State v. BillupsAnnotate this Case
311 N.W.2d 512 (1981)
209 Neb. 737
STATE of Nebraska, Appellee, v. Billy R. BILLUPS, Appellant.
Supreme Court of Nebraska.
October 23, 1981.
*513 Thomas M. Kenney, Douglas County Public Defender, and Stanley A. Krieger, Asst. Public Defender, Omaha, for appellant.
Paul L. Douglas, Atty. Gen., and Dale D. Brodkey, Lincoln, for appellee.
Heard before KRIVOSHA, C. J., and BOSLAUGH, McCOWN, CLINTON, WHITE and HASTINGS, JJ.
KRIVOSHA, Chief Justice.
The appellant, Billy R. Billups (Billups), appeals from a conviction based upon a jury verdict which had found Billups guilty of committing a violation of Neb.Rev.Stat. § 28-324(1) (Reissue 1979), robbery, a Class II felony; a violation of Neb.Rev.Stat. § 28-1205(1) (Reissue 1979), using a firearm to commit a felony, a Class III felony; and a violation of Neb.Rev.Stat. § 28-308(1) (Reissue 1979), assault in the first degree, a Class III felony. Billups was sentenced to a term of 15 to 20 years on the robbery charge; 5 to 20 years on the use of a firearm charge, to be served consecutively to the robbery sentence; and 5 to 20 years on the first degree assault charge, to be served concurrently with the robbery sentence and use of a firearm sentence.
Billups assigns two errors. The first error assigned by Billups is that the trial court erred in refusing to suppress evidence seized at appellant's home while making an alleged unlawful arrest. The second assignment of error claimed by Billups is that the trial court erred in failing to instruct the jury on a lesser-included offense of second degree assault, as requested by Billups. We believe that appellant's claim of error in both instances must be denied and the judgment and sentences affirmed in all respects.
We shall discuss the assignments of error in the order presented by appellant. Before doing so, however, a brief summary of the facts is necessary.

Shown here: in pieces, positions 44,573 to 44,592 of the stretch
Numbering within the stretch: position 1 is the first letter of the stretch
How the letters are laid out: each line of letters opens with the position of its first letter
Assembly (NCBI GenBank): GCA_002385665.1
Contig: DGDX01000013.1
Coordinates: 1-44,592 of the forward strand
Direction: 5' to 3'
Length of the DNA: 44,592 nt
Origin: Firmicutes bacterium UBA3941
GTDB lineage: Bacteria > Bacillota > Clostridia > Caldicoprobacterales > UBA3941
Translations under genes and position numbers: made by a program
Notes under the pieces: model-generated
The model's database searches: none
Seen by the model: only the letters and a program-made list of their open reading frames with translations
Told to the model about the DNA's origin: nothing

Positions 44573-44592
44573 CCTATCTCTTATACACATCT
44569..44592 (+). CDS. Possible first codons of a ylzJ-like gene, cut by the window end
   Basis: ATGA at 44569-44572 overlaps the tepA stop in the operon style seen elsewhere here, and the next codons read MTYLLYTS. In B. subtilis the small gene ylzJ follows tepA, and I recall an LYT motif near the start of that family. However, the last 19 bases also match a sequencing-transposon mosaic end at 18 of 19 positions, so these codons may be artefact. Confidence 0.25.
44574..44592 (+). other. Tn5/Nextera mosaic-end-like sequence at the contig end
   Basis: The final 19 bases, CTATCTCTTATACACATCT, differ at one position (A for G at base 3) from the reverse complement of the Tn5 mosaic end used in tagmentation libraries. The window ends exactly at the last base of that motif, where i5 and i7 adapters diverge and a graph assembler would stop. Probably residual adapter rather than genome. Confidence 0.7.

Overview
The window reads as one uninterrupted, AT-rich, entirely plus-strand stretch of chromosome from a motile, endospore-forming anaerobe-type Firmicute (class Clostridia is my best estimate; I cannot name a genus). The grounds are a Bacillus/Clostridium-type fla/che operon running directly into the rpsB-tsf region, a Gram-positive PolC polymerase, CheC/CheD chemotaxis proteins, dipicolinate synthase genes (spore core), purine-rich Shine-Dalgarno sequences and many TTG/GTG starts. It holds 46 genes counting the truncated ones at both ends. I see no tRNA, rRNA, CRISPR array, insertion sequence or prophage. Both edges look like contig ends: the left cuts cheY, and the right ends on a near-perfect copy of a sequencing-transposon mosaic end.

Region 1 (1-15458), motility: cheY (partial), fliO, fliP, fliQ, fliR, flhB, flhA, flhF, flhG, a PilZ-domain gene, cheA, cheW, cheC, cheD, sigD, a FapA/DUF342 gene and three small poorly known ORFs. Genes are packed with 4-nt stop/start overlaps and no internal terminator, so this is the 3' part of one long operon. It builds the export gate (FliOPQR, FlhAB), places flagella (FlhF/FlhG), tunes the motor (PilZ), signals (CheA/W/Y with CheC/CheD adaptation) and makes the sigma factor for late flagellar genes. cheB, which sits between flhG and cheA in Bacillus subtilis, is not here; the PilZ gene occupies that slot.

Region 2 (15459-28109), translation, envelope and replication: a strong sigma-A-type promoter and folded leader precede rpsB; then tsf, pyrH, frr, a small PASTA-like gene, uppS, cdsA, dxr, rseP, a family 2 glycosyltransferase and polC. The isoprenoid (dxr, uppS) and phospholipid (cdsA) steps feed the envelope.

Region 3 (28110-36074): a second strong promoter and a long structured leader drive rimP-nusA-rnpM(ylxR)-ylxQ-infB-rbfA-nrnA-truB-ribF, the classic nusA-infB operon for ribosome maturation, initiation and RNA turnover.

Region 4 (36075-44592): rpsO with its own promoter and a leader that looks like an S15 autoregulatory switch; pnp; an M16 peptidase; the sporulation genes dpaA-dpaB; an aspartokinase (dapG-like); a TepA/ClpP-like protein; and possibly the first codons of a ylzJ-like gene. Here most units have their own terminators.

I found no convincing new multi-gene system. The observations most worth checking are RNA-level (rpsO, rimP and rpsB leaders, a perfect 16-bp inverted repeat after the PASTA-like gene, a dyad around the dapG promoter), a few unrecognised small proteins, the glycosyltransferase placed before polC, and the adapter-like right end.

On the morning of March 27, 1980, Gary Cady was working at the Imperial Oil Company gas station in Omaha, Nebraska. At about 8:15 a. m. he noticed two males sitting in a car near the air pump. One of the men, whom Cady later identified as Billups, came into the station and asked for change. Cady indicated to Billups that he did not have any money with him. Billups then began to talk about the old manager who used to help him out. The conversation lasted about 3 or 4 minutes and Billups departed the station. After Cady had pumped gas for a number of cars he went back inside the station to put the money into the safe. At that point Billups entered the station again and headed toward the men's room. He was wearing a "long gray coat with checks on it." He suddenly jumped back and displayed a revolver which he pointed at Cady and ordered him to "step on back here." Cady went into the backroom of the station and was ordered to lie down on the floor and not move. While Cady was lying on his stomach Billups took Cady's billfold and the coin changer and asked him for the keys to the safe. Cady told Billups that he did not have the keys for the bottom safe but did for the top safe. While Cady was getting up to get the keys out of his coat pocket, Billups proceeded to shoot Cady, once in the shoulder or arm, which knocked him back, and a second time in the chest, right above the heart. Cady *514 fell to the floor, at which time Billups shot him again. At that point Billups fled the station, taking with him $75.10.
Shortly thereafter help arrived and the police were summoned. Before Cady was taken to the hospital he gave a description of Billups to the police. Cady also described the coat which Billups was wearing. It was a long gray coat with checks of black or gray.
At the hospital Cady had one bullet surgically removed from his right shoulder, the other bullets having glanced off of him. The hospital personnel had to dig the bullet out and then sew up the wound. At the hospital Cady identified Billups as the robber from numerous photographs shown him by a police officer. With this information the police went to where Billups lived with his brother, Bernard, and Bernard's wife, Edith.